Carolyn: WELCOME TO NASHVILLE! The weather is finally lovely and it is much easier to knit when the temp drops below 100.

  21. Oh, I just saw a terrible thing on the Henry pattern and that would be size 2 needles.
    I think not, even though I would get to bask in the sun of your approval. Size 2 and 3 needles Not Happening in this short life.

  22. That is the one pattern that stood out to me from this issue of Knitty. There is something so beautiful & elegant, even classical, about that pattern.

  23. Well, now you know how we all feel at times when reading your book and blog…
    Henry just made my ‘to knit’ list.

  24. Oh Robin, just make it in different yarn with thicker needles! I saw Henry this weekend and really thought my husband might wear it. And thanks for the NY times link, I was away that weekend and missed it, but for a rare feat, I actually bought 2 orange dresses this summer, and I’m NEVER counted among the fashion forward types, I feel so lucky!!!!

  25. WOW! I’m a knitter in Nashville who lives with two Vandy anthro students–our worlds have officially collided! They are some fun and interesting people.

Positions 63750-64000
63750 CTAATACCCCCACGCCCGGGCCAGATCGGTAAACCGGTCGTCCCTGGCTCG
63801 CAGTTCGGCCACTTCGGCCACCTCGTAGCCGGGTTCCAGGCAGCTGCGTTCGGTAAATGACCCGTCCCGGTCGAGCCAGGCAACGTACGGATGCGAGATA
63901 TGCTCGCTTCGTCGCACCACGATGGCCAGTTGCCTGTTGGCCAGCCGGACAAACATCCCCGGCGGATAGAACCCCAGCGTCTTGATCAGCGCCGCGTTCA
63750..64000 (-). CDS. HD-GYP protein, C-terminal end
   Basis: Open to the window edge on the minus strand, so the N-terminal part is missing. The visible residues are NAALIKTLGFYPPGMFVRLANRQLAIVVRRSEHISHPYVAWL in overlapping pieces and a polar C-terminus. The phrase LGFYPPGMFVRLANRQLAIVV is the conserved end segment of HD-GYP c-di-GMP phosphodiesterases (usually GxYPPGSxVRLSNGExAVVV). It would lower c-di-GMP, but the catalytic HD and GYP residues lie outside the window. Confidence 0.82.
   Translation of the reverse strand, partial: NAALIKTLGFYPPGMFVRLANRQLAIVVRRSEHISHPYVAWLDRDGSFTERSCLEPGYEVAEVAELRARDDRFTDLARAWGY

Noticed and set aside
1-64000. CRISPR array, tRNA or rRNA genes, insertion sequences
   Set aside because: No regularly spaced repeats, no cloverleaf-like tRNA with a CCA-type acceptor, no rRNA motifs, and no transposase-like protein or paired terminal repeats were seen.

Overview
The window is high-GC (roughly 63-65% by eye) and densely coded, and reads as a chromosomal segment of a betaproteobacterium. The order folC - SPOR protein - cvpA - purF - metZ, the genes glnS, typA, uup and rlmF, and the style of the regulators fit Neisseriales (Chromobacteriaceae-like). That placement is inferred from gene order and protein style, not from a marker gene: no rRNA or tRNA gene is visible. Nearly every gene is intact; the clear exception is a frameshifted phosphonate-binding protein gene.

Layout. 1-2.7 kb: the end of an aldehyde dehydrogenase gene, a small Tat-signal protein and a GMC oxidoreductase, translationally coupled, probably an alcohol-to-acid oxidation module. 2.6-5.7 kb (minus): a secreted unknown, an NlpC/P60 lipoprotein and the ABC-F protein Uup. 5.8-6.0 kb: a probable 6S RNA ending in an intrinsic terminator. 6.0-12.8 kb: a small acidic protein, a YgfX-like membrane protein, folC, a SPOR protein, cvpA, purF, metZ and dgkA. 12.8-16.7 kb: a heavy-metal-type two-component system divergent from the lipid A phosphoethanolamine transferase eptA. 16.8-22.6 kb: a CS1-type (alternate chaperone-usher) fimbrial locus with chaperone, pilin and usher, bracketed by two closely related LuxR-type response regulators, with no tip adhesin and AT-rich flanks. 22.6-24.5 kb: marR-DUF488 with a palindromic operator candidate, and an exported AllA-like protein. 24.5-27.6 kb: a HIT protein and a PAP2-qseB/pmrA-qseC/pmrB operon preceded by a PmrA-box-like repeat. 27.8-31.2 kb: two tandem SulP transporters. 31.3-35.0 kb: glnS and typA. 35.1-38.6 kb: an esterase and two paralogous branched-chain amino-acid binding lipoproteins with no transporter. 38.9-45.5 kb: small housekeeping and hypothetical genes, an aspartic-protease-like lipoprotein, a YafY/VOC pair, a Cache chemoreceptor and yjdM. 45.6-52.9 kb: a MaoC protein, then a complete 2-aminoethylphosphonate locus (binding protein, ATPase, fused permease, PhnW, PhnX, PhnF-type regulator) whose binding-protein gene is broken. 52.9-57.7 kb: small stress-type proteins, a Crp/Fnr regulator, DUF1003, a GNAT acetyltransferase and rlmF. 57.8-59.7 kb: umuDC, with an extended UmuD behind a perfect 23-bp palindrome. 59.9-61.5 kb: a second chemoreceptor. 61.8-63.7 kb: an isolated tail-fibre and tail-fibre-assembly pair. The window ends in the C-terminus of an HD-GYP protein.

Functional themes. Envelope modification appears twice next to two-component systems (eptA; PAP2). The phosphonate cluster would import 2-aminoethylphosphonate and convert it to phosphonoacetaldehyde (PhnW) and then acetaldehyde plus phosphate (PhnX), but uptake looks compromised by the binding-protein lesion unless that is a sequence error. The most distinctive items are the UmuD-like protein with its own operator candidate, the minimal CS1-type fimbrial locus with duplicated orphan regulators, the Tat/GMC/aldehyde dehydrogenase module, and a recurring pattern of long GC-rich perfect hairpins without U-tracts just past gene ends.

26. Hey y’all! Come over to my blog to see the ULTIMATE orange dress. It’ a painting called Flaming June at the Museum of Art in Ponce, Puerto Rico. http://www.tejedoritadulce.blogspot.com/
    not much knitting news there lately, but the orange dress is worth the visit!

  27. Oh, Ann, a BA in English is NEVER stale. It’s one of the classic degrees! Unlike a BA in, say, Hypertechnology of the 1970s, it will truly never go out of style. Unlike the color orange, which seems to dodge in and out of fashion, despite my parading it at every possible opportunity all year, every year. No, no, a BA in English is like a herringbone scarf, handknit with fine yarn. Wears well, always classy, always useful.

  28. Blue cheese polenta fries? Those sound awesome!

  29. kUNJGxwEprmKsfrKZp 7457